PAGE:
Do Architects Have A Napoleon Complex?

I.M. Pei, Robert A.M. Stern, Daniel Libeskind, Louis Kahn, Frank Gehry - all of these architects were height-challenged. Witold Rybczynski writes in Slate about why great architects are usually short and what that means for the built environment.
December 4, 2010, 1pm PST | Tim Halbur
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In short (pun intended), Rybczynski thinks that architects tend to be introverted and insecure, and tall people usually aren't.

"Julia Morgan, another celebrated Bay Area architect, was only 5 feet tall. Raymond Hood, Ely Jacques Kahn, and Ralph Walker dominated New York high-rise architecture in the 1920s-Hood designed 30 Rock, Kahn was responsible for the wonderful 2 Park Avenue, and Walker produced the Art Deco tower at 1 Wall Street. They were so short they were popularly known as the "Three Little Napoleons of Architecture." (Napoleon was 5 feet 6½ inches.) "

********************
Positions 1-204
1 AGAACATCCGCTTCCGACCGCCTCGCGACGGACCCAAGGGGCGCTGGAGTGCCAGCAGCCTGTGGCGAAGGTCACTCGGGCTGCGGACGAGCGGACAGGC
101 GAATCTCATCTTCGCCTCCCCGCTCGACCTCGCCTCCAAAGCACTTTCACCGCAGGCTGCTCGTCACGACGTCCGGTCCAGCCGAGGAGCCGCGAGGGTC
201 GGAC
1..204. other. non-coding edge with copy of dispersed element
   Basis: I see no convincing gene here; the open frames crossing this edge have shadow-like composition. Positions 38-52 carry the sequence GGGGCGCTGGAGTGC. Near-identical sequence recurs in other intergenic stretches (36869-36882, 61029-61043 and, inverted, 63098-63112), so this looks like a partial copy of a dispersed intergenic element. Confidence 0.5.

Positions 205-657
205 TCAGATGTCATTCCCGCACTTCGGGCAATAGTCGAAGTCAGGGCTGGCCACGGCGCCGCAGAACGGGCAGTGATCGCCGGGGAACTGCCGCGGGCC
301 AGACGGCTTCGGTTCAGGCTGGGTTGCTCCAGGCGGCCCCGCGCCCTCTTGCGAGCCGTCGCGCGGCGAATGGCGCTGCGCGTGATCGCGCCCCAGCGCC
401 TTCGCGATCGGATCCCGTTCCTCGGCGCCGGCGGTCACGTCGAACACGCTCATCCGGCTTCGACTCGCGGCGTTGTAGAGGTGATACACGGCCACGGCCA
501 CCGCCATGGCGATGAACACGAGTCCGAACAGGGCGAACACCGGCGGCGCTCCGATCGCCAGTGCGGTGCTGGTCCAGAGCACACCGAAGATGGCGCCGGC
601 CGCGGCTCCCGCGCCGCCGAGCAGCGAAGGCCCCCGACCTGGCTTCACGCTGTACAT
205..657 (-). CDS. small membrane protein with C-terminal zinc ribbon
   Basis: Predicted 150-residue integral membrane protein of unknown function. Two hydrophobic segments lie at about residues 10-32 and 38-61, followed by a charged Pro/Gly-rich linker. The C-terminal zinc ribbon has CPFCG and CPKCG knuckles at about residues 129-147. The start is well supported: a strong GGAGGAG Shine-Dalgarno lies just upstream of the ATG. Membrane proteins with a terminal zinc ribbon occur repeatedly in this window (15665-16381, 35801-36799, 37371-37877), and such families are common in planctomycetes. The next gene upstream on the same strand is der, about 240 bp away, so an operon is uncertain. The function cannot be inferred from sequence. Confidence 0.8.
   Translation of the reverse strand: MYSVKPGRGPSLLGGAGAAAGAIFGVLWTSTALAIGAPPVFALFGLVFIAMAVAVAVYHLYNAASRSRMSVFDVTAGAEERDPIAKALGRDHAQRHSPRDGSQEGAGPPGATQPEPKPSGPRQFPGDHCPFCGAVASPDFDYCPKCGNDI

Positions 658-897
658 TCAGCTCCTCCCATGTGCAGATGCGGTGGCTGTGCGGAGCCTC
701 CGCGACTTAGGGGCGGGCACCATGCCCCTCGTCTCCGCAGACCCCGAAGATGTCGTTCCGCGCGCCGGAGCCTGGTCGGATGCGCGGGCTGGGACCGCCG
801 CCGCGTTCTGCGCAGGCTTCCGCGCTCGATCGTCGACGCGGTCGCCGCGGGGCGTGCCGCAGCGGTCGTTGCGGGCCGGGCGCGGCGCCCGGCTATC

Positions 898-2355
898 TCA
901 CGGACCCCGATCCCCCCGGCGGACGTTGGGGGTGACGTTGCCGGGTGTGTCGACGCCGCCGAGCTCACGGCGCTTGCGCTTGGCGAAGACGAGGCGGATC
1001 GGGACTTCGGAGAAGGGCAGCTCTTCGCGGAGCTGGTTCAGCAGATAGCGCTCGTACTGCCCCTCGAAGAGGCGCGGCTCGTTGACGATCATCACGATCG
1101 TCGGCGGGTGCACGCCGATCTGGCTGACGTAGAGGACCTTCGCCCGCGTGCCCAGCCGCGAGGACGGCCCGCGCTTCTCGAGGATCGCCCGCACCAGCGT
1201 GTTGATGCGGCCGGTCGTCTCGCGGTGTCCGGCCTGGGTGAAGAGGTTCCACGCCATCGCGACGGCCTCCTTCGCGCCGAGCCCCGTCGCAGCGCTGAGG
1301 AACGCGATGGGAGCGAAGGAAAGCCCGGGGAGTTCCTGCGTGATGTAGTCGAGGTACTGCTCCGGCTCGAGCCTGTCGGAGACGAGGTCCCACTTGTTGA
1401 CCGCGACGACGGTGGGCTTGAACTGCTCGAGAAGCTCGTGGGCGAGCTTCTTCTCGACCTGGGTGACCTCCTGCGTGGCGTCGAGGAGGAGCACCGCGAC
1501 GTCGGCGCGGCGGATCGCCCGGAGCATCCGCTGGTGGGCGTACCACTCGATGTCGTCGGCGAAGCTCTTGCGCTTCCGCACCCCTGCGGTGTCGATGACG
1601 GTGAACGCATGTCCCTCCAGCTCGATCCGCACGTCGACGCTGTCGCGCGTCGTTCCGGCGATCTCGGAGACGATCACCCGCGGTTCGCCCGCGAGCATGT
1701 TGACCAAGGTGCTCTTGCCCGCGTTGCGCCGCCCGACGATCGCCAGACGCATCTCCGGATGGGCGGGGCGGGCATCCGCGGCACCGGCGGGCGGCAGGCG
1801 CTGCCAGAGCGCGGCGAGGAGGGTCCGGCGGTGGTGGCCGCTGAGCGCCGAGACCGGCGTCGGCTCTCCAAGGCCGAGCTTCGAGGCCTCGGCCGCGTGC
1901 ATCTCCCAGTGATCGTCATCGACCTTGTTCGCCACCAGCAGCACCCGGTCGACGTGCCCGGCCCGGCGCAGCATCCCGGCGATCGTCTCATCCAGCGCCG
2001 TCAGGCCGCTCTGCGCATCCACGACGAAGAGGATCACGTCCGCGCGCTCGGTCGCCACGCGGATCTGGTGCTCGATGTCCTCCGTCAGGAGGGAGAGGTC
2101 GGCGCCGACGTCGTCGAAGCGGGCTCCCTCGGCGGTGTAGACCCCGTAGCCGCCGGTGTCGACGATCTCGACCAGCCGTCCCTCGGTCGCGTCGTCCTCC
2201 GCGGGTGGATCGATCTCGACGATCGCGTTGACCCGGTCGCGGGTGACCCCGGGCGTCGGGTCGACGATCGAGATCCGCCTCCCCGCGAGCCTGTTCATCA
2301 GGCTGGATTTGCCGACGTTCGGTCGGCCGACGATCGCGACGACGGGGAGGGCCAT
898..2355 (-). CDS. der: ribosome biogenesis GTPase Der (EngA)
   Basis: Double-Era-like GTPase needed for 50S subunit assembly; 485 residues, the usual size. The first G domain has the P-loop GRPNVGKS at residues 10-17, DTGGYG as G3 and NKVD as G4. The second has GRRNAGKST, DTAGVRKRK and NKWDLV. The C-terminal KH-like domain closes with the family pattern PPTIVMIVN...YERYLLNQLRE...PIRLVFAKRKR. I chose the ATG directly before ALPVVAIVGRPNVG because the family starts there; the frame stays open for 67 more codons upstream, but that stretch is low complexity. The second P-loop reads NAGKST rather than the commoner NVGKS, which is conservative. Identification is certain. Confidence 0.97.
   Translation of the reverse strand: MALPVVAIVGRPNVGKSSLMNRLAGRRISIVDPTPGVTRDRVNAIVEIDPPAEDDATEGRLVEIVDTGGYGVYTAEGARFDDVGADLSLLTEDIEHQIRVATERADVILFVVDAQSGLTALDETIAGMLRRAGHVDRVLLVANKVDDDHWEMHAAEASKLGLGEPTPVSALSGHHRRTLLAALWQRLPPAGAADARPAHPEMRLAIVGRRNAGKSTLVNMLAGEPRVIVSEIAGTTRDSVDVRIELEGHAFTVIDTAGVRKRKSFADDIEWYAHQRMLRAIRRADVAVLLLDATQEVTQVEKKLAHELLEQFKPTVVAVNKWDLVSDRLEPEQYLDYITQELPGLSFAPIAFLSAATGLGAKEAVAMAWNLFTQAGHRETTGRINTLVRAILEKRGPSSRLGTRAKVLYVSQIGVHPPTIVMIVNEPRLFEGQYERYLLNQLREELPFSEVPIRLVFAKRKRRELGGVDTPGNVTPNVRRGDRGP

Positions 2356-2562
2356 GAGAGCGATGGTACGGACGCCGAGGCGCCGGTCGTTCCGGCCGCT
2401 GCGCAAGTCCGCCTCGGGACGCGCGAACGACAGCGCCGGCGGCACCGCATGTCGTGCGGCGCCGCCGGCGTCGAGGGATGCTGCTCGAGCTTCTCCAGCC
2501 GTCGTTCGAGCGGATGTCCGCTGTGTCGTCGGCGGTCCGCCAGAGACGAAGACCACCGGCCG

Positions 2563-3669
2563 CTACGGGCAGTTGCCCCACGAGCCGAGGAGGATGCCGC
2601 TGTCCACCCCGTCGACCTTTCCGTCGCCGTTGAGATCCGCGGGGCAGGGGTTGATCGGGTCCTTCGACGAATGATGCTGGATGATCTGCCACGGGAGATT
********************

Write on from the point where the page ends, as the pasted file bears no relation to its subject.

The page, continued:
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Published on Friday, December 3, 2010 in Slate
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